probe out a window, those on deck and porch that you have to look
through a window to read and one remote from Cabela's that give
temperature and humidity. All appear to be accurate but depending on
side of house can vary as much as 10 degrees if in sun or not.
I bought one of those round outdoor thermometers, and in the store, they
had about 50 of them. I noticed about a 10deg difference when I looked
at many of them on the shelf. I opted to buy one that was closest to the
majority of them. I know they are not 100% accurate. They just operate
on a bi-metal coil, and none of them are "true", and even the sticker
that shows the numbers on them might be applied a little differently.
But they are close enough for a rough idea of the temp. For real
accuracy, a digital one (and expensive one) would probably be closer to
accurate, than a bi-metal coil or mercury type thermometer.
Look at some of the remote units that can be close to properly mounted.
By properly, there are guidelines for "official" temperature readings
official measurements are taken about 1.5 meters above the ground, in a
white shelter that is ventilated at a certain rate. The white color
(ideally) gives the shelter a very high albedo, close to 100%, which
means that it won't absorb sunlight and warm up... the ventilation keeps
the air mixed and fresh (think greenhouse effect, or lack thereof).
The Davis system here seems to match "official" temp's to within 1F
routinely and is, of course, a weather station not just a thermometer.
It does, of course, require having somewhere to mount it to be useful;
it won't just stick on the outside of the house where can see the face
to read it thru a window; OP didn't really give much in the way or
limitations to go on.
OTOH, most ordinary mercury run-o-the-mill thermometers are precise to
within a couple degrees or even better; the key to accuracy is
"location, location, location". The old round-face analog here is on
the underside of the eave support on the north porch where it's well
shaded, has air circulation and is far-enough from the outer wall of the
house (7-8 ft) it doesn't seem affected by heat loss in the winter much
and it virtually always is within the precision of the scale of the Davis.
I've always been amazed at how close the automobile temperature sensors
track NWS reports once they have enough air-flow around their
sensors--rarely does the car not read also within a degree or two of the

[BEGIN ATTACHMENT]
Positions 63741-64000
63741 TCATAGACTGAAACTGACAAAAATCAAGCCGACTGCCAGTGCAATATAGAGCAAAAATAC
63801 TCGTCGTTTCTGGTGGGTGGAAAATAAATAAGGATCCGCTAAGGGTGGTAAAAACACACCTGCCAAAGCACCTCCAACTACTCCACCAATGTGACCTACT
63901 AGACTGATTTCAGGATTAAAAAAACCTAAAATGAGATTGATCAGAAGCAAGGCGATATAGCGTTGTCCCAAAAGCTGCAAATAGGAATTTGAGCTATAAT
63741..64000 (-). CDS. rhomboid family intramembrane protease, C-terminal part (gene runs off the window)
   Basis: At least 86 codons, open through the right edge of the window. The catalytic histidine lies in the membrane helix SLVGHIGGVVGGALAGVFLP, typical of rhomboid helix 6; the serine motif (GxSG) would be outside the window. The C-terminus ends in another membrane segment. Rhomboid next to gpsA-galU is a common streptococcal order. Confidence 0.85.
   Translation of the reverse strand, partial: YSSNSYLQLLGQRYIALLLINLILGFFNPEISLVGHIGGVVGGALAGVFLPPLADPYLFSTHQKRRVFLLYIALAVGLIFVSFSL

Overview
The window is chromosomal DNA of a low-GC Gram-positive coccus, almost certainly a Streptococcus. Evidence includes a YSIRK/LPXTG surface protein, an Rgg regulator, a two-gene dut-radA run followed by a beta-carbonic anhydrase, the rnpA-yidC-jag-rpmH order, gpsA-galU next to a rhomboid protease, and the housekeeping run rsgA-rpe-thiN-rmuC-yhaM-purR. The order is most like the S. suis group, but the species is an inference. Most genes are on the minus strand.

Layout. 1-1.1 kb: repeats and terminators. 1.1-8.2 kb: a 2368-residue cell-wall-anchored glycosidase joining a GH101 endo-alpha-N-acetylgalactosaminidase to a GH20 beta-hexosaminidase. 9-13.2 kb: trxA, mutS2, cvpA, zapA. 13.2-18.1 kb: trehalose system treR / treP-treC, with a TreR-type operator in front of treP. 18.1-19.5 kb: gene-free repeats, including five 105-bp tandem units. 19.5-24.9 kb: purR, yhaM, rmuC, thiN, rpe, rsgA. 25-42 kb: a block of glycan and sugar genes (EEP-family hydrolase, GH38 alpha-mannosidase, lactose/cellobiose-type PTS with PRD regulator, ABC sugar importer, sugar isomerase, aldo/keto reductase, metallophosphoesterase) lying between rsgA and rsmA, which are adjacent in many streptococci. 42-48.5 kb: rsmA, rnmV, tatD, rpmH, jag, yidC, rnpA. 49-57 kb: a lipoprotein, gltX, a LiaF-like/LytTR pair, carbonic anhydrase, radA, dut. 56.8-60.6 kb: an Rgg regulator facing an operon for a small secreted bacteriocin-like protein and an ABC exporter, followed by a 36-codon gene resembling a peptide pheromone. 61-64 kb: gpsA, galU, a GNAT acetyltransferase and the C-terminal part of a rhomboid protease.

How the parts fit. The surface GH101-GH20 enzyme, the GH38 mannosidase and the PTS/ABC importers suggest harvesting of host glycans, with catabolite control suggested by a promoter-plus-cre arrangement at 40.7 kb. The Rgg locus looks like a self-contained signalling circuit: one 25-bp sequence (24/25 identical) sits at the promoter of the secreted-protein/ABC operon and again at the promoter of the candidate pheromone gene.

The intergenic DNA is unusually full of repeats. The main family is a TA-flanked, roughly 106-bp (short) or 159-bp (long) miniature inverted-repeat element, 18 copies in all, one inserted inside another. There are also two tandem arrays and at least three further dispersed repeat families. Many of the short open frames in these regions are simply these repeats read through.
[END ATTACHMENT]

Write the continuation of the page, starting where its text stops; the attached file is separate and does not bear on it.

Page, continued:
NWS report altho I do note that during the winter it will tend to
measure a couple degrees warmer when get to the blacktop off our gravel
road as it is picking up the warmer layer there from the sun on the
black surface. Just a side note, unrelated to the question itself...
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No kidding - both our cars seem to be quite accurate.
I wonder if it would be easy to pilfer the components from
scrap cars and re-purpose them ?
I wouldn't know where to begin, though.
It would likely involve the car's computer + its wiring -
- which would count-me-out !
On 08/10/2016 3:52 PM, firstname.lastname@example.org wrote:
Probably very little, actually; they're just a NTC thermistor -- all
you'd need would be a 5VDC power supply and way to read the resulting
output resistance and know the calibration curve...I think most(?) in
recent model years are pre-linearized from the vendors but that's
hypothesis, not confirmed.
Just to get a signal proportional to temperature would be essentially
trivial, it'd take a little more effort to actually show that as ambient
but not a lot...
I'm more impressed that they can get the airflow right and avoid the
contamination of the measurement from engine heat and all than the base
sensor; altho come to think of it I don't know where the doggone thing
is mounted on any of my vehicles...they'll be at 120F or somesuch after
the car's been idle in the sun for a while until get enough speed up and
some time to cool the actual sensor itself but give it 2-3 minutes and
over a city crawl and they'll be right on again...
On one of my cars the sensor was right behid the grill Very accurate
unless I went through a car was and then it took two days to work again.
Rain never bothered it.
One hot August day I thought everything went crazy. I was on the NJ
Turnpike and pulled into a rest area. It was 1:01 in the afternoon,
temperature was 101 and the radio was tuned to 101.1
There is also http://mesonet.org/ here... and an ornamental windmill in
the back yard to know which way the wind is blowing and how much. It's
89.5 F on the front porch right now so says the remote sensor and it's
9:38 PM ... so says the Navy's Atomic clock. The Taylor round plastic
thermometers you can adjust. Taylor now there's a name you can trust
when it comes to thermometers.
On Wednesday, August 10, 2016 at 2:26:57 PM UTC-4, Ed Pawlowski wrote:
When I was stationed in Alaska while serving in the USCG, we were the
official NOAA weather station for our region. Heck, we were the only
*people* in our region. ;-)
We had one of those white shelters with slatted doors, etc. We had to
go outside every few hours(?) and take wet bulb readings, dry bulb
readings, etc. We had a hand-held spinner do-hicky that held the
thermometers. IIRC, we'd dip the end of the thermometer, which was
covered with a cotton "sock", in alcohol, spin it for some
specified period of time and then record the reading.
The shelter may have started at 1.5 meters above the ground, but by
mid-winter when the stairs had been carved into the snow so we could
get out of the building, we'd be reaching down into the shelter to
get the equipment.
This isn't the one in AK, but it's the same kind:
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